While ethnic prejudices can be expressed in and through language, they are not, however, intrinsically linguistic in nature. They are, instead, supralinguistic concepts that become disguised as linguistic ones and imported into the theater of language. The pathways that facilitate this importation have been made by the repeated interconnections between the concept of language and the concept of race. In other words, language in the service of racism and ethnocentrism cannot occur without conceptualizing language and race in similar ways. Accordingly, the identification of language with race is not possible without the genetic misprisions that create the myth of race in the first place; thus a folkish notion of genetic ownership of language lies at the root of all ethnocentric linguistic prejudice: "our native" language, which is "our birthright", is seen as endangered by the presence of an other who is perceived as a biological contaminant and thus a threat to the matrix of nation, ethnicity, and language.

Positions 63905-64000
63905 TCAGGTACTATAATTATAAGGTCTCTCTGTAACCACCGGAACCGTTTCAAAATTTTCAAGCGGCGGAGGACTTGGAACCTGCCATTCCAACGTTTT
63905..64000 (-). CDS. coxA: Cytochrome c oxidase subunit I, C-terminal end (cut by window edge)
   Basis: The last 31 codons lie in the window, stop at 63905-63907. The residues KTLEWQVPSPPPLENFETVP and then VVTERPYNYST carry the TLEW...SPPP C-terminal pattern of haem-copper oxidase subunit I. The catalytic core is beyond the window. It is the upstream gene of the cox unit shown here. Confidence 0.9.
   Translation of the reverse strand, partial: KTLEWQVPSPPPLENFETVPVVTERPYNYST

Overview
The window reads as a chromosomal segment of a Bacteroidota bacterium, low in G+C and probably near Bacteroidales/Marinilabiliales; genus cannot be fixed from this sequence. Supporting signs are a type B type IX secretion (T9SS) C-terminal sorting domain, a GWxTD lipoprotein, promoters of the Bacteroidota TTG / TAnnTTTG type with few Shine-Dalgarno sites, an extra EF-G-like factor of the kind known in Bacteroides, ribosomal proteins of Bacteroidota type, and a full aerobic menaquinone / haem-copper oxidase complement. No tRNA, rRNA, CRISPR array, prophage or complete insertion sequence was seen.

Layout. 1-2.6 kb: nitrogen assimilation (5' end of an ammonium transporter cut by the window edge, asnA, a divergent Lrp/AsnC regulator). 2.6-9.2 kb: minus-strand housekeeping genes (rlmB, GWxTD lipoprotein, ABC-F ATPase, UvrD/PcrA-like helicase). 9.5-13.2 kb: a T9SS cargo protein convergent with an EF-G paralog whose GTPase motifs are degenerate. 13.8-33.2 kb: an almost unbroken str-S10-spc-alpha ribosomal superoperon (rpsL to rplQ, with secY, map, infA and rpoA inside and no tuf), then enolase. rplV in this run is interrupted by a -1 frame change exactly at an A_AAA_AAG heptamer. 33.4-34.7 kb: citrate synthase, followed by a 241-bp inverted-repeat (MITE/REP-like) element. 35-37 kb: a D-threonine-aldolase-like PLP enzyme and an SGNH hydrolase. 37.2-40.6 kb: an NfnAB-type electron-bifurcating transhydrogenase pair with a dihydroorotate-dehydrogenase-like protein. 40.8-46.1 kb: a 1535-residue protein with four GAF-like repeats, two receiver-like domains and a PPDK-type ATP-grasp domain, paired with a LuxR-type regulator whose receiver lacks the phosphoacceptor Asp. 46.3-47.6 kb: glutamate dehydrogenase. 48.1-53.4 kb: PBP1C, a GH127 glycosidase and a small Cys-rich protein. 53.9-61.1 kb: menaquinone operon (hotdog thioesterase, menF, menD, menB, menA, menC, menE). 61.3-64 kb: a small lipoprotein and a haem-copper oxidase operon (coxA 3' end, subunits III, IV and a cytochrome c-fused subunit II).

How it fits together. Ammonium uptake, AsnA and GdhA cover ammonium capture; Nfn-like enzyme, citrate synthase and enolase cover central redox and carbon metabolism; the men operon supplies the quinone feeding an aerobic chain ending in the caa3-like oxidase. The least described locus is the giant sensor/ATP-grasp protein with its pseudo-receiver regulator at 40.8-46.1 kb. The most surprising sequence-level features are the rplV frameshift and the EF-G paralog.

Bonfiglio, Thomas Paul. "Language, Racism, and Ethnicity." In Handbook of Language and Communication: Diversity and Change, edited by Marlis Hellinger and Anne Pauwels, 619-50. De Gruyter Mouton, 2007.
Copyright © 2007 De Gruyter Mouton. This chapter first appeared in Handbook of Language and Communication: Diversity and Change.
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